Saturday, April 28, 2007

Favorite Very Short Poems

They had to be around sixty words or under.

1. Sappho - Fragment

By the cool water the breeze murmurs, rustling
Through apple branches, while from quivering leaves
Deep slumber streams down.

2. Wang Wei

On branch tips the hibiscus blooms.
The mountains show off red calices.
Nobody. A silent cottage in the valley.
One by one flowers open, then fall.

3. Percy Shelley - To the Moon

Art thou pale for weariness
Of climbing heaven and gazing on the earth,
Wandering companionless
Among the stars that have a different birth—
And ever changing, like a joyless eye
That finds no object worth its constancy?

4. A.E. Housman - Stars, I Have Seen Them Fall

Stars, I have seen them fall,
But when they drop and die
No star is lost at all
From all the star-sown sky.

The toil of all that be
Helps not the primal fault;
It rains into the sea,
And still the sea is salt.

5. W.B Yeats - A Deep Sworn Vow

Others because you did not keep
That deep-sworn vow have been friends of mine;
Yet always when I look death in the face,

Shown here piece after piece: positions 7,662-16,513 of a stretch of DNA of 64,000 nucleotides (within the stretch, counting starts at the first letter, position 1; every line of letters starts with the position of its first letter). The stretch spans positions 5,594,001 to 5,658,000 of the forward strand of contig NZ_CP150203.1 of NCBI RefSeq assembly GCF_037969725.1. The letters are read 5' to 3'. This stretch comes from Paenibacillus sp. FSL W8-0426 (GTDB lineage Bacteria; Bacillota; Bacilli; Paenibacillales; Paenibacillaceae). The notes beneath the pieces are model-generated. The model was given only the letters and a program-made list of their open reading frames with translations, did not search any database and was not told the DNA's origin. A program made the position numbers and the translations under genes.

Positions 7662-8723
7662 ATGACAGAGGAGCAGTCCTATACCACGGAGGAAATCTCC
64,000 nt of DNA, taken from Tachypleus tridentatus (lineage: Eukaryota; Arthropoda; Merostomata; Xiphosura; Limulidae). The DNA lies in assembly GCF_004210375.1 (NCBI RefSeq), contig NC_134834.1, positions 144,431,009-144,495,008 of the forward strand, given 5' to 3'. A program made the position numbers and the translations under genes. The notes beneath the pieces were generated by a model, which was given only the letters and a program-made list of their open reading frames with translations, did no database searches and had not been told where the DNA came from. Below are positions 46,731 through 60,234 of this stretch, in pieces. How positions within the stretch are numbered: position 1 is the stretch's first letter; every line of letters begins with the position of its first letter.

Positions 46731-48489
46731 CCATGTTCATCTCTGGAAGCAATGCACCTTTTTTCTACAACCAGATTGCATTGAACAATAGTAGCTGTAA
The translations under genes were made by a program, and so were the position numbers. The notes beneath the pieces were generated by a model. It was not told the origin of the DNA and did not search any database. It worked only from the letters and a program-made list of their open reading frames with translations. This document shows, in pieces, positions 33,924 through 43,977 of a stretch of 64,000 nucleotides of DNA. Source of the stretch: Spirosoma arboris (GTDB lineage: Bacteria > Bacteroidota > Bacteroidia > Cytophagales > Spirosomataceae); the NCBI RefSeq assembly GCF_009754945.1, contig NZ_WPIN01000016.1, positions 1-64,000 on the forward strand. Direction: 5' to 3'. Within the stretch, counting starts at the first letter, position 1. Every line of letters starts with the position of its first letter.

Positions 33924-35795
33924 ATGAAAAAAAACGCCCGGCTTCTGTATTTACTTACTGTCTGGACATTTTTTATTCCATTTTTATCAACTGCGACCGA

When I clamber to the heights of sleep,
Or when I grow excited with wine,
Suddenly I meet your face.

6. Antonio Machado - Summer Night

A beautiful summer night.
the tall houses leave
their balcony shutters open
to the wide plaza of the old village.
In the large deserted square,
stone benches, burning bush and acacias
trace their black shadows
symmetrically on the white sand.
In its zenith, the moon; in the tower,
the clock’s illuminated globe.
I walk through this ancient village,
alone, like a ghost.

7. Adelaide Crapsey - November Night

Listen ...
With faint dry sound
Like steps of passing ghosts,
The leaves, frost-crisped, break from the trees
And fall.


Sam said...

Thanks for this.

Andrew McDiarmid said...

One of my favorites qualifies:

William Carlos Williams - This Is Just to Say

I have eaten
the plums
that were in
the icebox

and which
you were probably
for breakfast

Forgive me
they were delicious
so sweet
and so cold

Speed McQueen said...

Don't forget Alexander Pope's searing epigram inscribed on a dog's collar:

I am His Highness' dog at Kew;
Pray tell me sir, whose dog are you?

Zach said...

waffles dam coolio which translates rufus into poofus than droofus i mean thanks, love the poems